Jávea and its Surroundings




The Climate of Jávea

According to a scientific study conducted in the 1990s, the World Health Organization deemed Jávea to have one of the best microclimates in the world. The explanation is evident: you can enjoy a pleasant temperature year-round, with an average of 20°C. Montgó, with its 753- meter height, shields Jávea from strong winter winds, and its large bay is sheltered by the capes of San Antonio and Prim, which together contribute to its fantastic microclimate. Interestingly, the average relative humidity is 57%, the same as that of Madrid, while in Alicante it’s 71.67%.

Jávea boasts abundant sunlight and many hours of sunshine, over 3,000 per year, which is important for obtaining the vitamin D our bodies need and for achieving a general state of happiness.

The following graph provides a detailed view:

Tourists highly value Jávea’s climate, as it ensures that their vacation days unfold just as they imagined. The following graph depicts tourists’ assessment of the climate and the contributing factors.


The predominant green color in the landscape is due to the fact that, despite not receiving frequent rainfall, Jávea has a significant amount of groundwater. This is reflected in its Arabic name: Xábiga, meaning “well/cistern.” Proof of this is the underground river Moraig, which originates in the inland mountains of Pedreguer and can be seen springing forth from the Calavera cave in Benidoleig.


Posidonia is a vital plant for our ecosystem. Many of these plants can live for 2,000 to 3,000 years. It resembles algae, though it’s not; it’s an endemic aquatic plant of the Mediterranean with roots, and its stems can reach up to a meter in length.

In Jávea, it’s common to find underwater meadows in sandier areas. They have significant ecological importance. Acting like trees in a forest; they clean the air we breathe. The same occurs in the sea; they contribute to oxygenating the waters, providing shelter and food for a multitude of marine species. During the winter, storms push their stems toward the shore, forming a barrier on the beach to protect against potential marine erosion. Their leaves die and form ball-like structures that can often be found along the shore—this indicates that our waters are teeming with life and are clean.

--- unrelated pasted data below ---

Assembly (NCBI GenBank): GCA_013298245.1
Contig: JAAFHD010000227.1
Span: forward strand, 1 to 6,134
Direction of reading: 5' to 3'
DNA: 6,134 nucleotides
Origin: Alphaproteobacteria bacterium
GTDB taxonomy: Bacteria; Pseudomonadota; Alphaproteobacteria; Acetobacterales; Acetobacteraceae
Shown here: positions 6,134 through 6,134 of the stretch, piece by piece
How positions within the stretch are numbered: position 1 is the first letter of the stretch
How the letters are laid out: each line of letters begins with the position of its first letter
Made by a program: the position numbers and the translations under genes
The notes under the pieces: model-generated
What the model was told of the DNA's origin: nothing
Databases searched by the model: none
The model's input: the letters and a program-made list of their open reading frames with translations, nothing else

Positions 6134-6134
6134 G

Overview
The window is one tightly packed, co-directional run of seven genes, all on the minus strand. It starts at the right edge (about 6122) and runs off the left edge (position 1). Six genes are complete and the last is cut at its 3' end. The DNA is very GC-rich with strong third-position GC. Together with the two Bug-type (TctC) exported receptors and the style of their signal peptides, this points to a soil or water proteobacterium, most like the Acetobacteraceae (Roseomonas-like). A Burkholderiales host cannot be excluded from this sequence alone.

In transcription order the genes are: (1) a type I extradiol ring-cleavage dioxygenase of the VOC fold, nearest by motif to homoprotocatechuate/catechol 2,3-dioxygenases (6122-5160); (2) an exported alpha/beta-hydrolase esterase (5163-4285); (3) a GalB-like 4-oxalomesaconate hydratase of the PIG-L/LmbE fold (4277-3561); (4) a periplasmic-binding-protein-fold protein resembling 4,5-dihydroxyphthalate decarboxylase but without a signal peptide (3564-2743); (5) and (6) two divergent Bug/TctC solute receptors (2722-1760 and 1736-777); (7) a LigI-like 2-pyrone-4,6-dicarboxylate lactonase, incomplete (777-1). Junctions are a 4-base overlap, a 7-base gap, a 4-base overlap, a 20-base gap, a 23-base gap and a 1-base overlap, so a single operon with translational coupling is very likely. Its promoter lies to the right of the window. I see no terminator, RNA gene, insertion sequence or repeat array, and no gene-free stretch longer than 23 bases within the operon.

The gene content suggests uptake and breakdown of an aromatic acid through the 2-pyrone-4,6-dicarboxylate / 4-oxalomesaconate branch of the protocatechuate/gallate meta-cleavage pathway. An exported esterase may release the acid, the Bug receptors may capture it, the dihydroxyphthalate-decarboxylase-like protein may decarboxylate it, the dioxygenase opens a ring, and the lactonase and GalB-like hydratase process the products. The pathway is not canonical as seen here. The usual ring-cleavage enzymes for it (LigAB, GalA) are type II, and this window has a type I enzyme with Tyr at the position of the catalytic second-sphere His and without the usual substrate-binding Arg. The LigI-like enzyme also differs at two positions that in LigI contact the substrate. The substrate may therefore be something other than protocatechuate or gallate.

Playa La Grava

This beautiful spot has been awarded the Blue Flag and is located right next to the marina of Jávea and near the old fishing district of Duanes de la Mar. The beach is easily accessible and offers many amenities.

Benissero Beach / Primer Muntanyar

If you’re into water sports, this is the place for you. Unlike the rest of Jávea’s beaches, this stretch of coastline is open and exposed to fantastic winds, creating perfect conditions for kite surfing. During the summer months and just 300 meters from the port, you can enjoy activities like paddleboarding, kayaking, and jet skiing, which are available for rent.

The name Benissero comes from a man who lived in the neighboring town of Benissa. His house is now a charming and cool beach bar called La Siesta. Many years ago, a curious tradition was established: families would set up picnic tables and dine on the beach every Sunday night by the light of a bonfire. This tradition still continues on special summer evenings.

These 1,900 meters of paradise extend to the luxurious Parador de Jávea, offering an attractive combination of pebbles and turquoise waters typical of this incredibly beautiful coast. It’s an excellent place for snorkeling and diving. Swimming is also popular here thanks to the clear water that invites you to take a dip.

Arenal Beach

Located in the heart of Jávea’s bay, this is the main beach and hard to miss. Its fine sand tickles your toes and slopes gently toward the sea, making access to the water comfortable and easy. The water quality has been recognized with the Blue Flag standard, inviting you to take a refreshing swim.

With a bustling promenade, it features lively markets, shops, cafes, and restaurants. Water sports rental businesses provide all the necessary equipment to satisfy any appetite for fun and adrenaline. And if that’s not enough, the views of Montgó Mountain are truly fantastic. During the summer months, the beach lights up with a fireworks show every night. This beach truly has it all.

Segon Muntanyar

South of Arenal Beach, you’ll find a stretch of rocky coastline where the gravel is the result of petrified sand. Segon Muntanyar (Second Muntanyar) gets its name from the similarities it shares with Primer Muntanyar. This beach is wide and open, with stairs that allow for quick access to the water.

Swimming, snorkeling, or diving here is a real pleasure, especially in the early morning when the water is likely to be calm. You’ll be able to spot a wide variety of colorful fish that are attracted to this coast. The beach extends over 1,700 meters of paradise, with a level of occupancy that never becomes overwhelming, making it a great choice if you’re looking to relax.

In the middle of the beach, you can find Séquia de la Nòria. A Roman engineering work that consists of a small canal carved into the rock, allowing seawater to enter “el Saladar,” where the Romans had a small fishing operation. In the Middle Ages, a waterwheel was added to bring in seawater, which was then allowed to evaporate to obtain salt.

Cala Blanca

Cala Blanca gets its name from the white pebbles and rocks that adorn its hidden landscape. The crystal-clear water creates an excellent environment for snorkeling, and you can also enjoy spectacular views of Montgó Mountain and the surrounding scenery.